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Traeger’s recently improved Ironwood and Ironwood XL hit the sweet spot of price and performance, taking many features and tech from Traeger’s high-end grills and putting them into the more affordable but uncompromising smoker. We got our hands on the reimagined Ironwood XL and had the chance to put it through its paces.

The new Ironwood draws on the technology and design of Traeger’s Timerbline models but comes in at nearly half the price, making high-end performance more attainable to the rest of us. At $1,799 for the standard and $1,999 for the XL Model, the Ironwood is by no means cheap, but you get what you pay for with a Traeger—and then some. It allows you to grill, smoke, bake, roast, braise, and barbecue all with one appliance. And Traeger’s simple interface makes the whole process as easy as using a home oven. Here’s a more in-depth look at our test of the Ironwood

Traeger Ironwood Specs and Features


  • Main Cooking surface: 396 Sq. Inches
  • Upper rack: 220 Sq. Inches
  • Total Cooking Area: 616 Sq. Inches
  • Hopper Capacity: 22 Pounds
  • Temperature Range: 165-500 F
  • Length (with side shelf): 59″
  • Width: 25″
  • Height: 48″
  • Weight: 199 lbs

Ironwood XL

  • Main cooking surface: 594 Sq. Inches
  • Upper rack: 330 Sq. Inches
  • Total Cooking Area: 924 Sq. Inches
  • Hopper Capacity: 22 Pounds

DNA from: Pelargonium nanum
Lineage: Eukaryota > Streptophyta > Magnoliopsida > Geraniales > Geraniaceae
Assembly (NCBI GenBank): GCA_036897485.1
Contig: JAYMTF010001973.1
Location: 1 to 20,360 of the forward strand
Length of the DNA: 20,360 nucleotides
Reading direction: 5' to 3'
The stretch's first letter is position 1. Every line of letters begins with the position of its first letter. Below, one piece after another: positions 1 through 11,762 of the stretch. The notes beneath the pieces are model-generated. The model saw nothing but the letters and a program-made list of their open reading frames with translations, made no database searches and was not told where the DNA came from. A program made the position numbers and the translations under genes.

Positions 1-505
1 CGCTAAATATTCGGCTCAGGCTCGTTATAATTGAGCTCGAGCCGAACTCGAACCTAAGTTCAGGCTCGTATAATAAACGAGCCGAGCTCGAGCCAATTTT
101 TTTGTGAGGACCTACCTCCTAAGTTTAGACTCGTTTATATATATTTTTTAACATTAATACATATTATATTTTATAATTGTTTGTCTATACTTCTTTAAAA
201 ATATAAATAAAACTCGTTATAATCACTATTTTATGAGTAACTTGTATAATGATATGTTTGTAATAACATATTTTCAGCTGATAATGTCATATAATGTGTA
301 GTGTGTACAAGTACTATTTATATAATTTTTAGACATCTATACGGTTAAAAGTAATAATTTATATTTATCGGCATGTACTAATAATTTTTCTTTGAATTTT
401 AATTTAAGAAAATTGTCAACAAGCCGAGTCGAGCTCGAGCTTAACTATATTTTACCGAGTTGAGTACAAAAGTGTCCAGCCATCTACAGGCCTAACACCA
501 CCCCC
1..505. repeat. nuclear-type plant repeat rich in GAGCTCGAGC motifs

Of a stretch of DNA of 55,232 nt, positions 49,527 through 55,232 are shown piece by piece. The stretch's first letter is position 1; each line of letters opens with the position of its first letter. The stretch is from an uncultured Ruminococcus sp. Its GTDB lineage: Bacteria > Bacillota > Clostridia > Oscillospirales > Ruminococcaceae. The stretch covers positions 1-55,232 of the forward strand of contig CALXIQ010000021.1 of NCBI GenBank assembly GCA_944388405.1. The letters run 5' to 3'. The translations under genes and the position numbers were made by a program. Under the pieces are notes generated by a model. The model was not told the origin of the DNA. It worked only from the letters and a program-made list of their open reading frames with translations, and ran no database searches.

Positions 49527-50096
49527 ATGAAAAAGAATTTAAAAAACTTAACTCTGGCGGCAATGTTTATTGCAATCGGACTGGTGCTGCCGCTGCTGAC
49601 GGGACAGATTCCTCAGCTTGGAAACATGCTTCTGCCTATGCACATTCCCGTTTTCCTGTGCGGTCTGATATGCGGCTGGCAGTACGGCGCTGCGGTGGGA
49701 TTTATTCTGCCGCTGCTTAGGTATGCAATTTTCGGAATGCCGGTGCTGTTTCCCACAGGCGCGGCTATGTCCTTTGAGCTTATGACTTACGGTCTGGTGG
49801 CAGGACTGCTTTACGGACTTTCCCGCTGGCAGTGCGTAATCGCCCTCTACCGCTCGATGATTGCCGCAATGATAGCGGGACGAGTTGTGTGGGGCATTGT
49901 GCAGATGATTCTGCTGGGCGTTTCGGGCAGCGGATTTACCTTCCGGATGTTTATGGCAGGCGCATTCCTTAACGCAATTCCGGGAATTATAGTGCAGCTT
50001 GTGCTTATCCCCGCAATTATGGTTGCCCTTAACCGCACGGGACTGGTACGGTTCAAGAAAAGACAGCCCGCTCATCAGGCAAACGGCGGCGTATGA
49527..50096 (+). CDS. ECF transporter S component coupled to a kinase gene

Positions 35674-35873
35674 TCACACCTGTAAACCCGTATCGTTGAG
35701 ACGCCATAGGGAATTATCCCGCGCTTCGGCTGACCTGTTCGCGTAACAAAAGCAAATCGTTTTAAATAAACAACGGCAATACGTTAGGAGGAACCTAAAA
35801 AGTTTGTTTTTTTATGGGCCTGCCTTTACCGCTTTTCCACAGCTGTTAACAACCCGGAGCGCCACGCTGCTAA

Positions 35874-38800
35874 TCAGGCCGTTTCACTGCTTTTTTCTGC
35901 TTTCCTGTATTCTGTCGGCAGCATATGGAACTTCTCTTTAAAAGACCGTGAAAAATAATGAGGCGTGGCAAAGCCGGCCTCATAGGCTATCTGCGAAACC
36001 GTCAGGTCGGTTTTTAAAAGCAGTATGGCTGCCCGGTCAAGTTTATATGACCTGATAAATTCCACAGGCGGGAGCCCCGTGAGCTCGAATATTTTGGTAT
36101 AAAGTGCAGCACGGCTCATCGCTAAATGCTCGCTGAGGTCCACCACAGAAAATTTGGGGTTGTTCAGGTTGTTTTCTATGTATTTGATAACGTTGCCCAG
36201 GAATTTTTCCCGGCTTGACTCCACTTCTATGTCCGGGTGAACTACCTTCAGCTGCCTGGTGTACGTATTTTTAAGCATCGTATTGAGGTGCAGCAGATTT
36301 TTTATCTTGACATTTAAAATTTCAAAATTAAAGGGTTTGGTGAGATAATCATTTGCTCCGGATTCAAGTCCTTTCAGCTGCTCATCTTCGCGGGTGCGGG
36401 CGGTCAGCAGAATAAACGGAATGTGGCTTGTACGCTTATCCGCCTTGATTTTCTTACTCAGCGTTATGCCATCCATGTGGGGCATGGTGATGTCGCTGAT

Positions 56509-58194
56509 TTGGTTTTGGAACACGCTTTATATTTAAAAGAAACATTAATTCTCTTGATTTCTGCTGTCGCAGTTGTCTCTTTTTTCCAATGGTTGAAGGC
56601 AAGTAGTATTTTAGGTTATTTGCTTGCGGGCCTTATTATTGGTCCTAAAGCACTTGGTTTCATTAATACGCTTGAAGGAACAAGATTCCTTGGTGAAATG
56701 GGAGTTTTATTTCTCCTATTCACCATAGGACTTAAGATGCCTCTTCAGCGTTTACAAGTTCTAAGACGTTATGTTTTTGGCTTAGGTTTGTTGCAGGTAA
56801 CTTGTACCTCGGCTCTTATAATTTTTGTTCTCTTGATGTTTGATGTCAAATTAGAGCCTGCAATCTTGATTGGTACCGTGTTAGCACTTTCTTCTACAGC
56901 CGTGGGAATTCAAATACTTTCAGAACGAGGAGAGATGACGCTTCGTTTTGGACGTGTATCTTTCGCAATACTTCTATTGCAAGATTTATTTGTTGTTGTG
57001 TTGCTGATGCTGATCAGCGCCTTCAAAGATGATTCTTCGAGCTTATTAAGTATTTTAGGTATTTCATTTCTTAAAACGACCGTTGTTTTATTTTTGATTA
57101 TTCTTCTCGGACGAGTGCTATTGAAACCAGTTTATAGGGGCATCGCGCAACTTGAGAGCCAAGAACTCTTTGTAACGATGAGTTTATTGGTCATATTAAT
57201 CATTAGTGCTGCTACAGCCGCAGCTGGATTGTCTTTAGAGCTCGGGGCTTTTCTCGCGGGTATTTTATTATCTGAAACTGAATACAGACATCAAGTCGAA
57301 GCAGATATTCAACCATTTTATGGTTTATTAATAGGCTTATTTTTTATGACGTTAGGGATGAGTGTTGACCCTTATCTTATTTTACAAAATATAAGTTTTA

• Temperature Range: 165-500 F
  • Length (with side shelf): 70″
  • Width: 25″
  • Height: 48″
  • Weight: 243 lbs

Traeger Ironwood Build Quality

The new and improved Ironwood comes in two sizes, a standard model with around 616 square inches of cooking area and the larger Ironwood XL with 924 square inches. Both models are only available in black and sport 22-pound pellet hoppers. For our test, we cooked on the Ironwood XL.

The grill’s body is made of heavy-gauge steel with a thick weather-sealed exterior paint job. The inside of the grill is treated with a smooth protective coating and is designed almost like a two-basin sink, with the firepot on one side and a grease and ash trap on the other. The drip tray funnels any liquid or grease from cooking into a removable aluminum lined keg on the bottom, while a small blower pushes spent ash from the firepot into the keg from the other side. This design keeps ash out of the food, makes clean up easy, and reduces the risk of flare-ups during cooking.

Traeger Grill.

The chamber and hood of the Ironwood are dual-walled and heavily insulated to promote temperature consistency and retention. The Ironwood also has a gasket around the hood and cooking area that locks in smoke and heat when the lid is closed. Heavy-duty hinges support the hood, and it does not feel flimsy like many other pellet smokers I have used.

Instead of a chimney, the Ironwood uses a Downdraft exhaust on the back of the grill, which works in tandem with the Ironwood’s Tru Convection design and a system of fans to circulate heat and smoke for faster, more efficient cooking and a smokier flavor. This system also plays into the Super Smoke mode, which, when enabled, promotes higher smoke concentration and penetration into the food.